General News Archive - December 09, 2005
By Maggie Fox, Health and Science Correspondent WASHINGTON (Reuters) - A pandemic of bird flu could cause a serious recession of the U.S. economy, with immediate costs of between $500 billion and $675 billion, according to two estimates released on Thursday.
By Allan Dowd VANCOUVER, British Columbia (Reuters) - U.S. and Canadian prosecutors vowed on Thursday to co-operate in pursuing allegations of sexual exploitation by a polygamist group that has settlements in both countries.
By Andrew Stern CHICAGO (Reuters) - A Southwest Airlines plane landing in a snowstorm in Chicago slid off a runway on Thursday and crashed through a fence and onto a busy road, colliding with two cars. A boy in one of them was killed.
By Chawadee Nualkhair BANGKOK (Reuters) - Hawaiian crooner Don Ho is recovering in a Thai hospital after undergoing an experimental stem-cell treatment yet to be approved in the United States.
The U.S. special envoy for human rights in North Korea called the state "a hidden world of hopelessness and terror" on Friday and said Pyongyang's treatment of its citizens was a global concern.
Please read in second paragraph ... lived in the Heishan county of Liaoning province... instead of ... lived in Heishan province...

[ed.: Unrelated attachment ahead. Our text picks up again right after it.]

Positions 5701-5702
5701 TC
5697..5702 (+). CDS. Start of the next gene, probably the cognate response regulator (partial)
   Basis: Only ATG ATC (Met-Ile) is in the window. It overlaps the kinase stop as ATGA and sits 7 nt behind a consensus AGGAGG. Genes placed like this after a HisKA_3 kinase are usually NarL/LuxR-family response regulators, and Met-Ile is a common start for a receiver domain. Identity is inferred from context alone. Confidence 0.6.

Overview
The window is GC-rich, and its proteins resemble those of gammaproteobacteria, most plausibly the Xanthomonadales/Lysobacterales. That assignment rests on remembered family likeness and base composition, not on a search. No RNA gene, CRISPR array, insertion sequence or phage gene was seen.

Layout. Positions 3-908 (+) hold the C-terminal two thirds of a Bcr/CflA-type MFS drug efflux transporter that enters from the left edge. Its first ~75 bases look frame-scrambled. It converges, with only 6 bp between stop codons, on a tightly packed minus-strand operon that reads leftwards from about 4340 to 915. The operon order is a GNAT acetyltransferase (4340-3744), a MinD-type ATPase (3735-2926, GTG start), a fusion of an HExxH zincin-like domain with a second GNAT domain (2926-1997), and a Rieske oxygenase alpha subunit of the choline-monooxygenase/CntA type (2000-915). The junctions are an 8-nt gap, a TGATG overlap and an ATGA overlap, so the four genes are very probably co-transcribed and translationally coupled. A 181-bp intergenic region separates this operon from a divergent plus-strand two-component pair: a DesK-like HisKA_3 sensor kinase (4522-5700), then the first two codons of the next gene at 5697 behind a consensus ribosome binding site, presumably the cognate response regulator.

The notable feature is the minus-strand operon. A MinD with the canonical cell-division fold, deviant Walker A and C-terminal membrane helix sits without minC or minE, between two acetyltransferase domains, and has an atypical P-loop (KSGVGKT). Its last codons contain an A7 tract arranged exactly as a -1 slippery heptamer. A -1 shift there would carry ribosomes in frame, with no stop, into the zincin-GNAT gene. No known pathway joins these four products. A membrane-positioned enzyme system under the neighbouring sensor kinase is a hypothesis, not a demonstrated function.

BEIJING (Reuters) - Thousands of North Korean refugees are working as sex slaves in China under threat of being returned should Chinese authorities catch them, the U.S. ambassador for fighting international slavery said on Friday.
By Sayed Salahuddin KABUL (Reuters) - Afghanistan welcomed NATO's decision to expand its peacekeeping mission on Friday, saying it would boost security, while the Taliban said more alliance troops would only increase opportunities for guerillas to attack them.
JERUSALEM (Reuters) - Israel has temporarily closed the main crossing point between Jerusalem and the occupied West Bank after a Palestinian stabbed an Israeli soldier to death at a checkpoint there, the army said on Friday.
By Panarat Thepgumpanat and Maggie Fox BANGKOK/WASHINGTON (Reuters) - Bird flu killed a young Thai boy, Asia's 70th victim of the deadly virus, authorities said on Friday, as two reports detailed how a pandemic could cause a serious recession in the United States.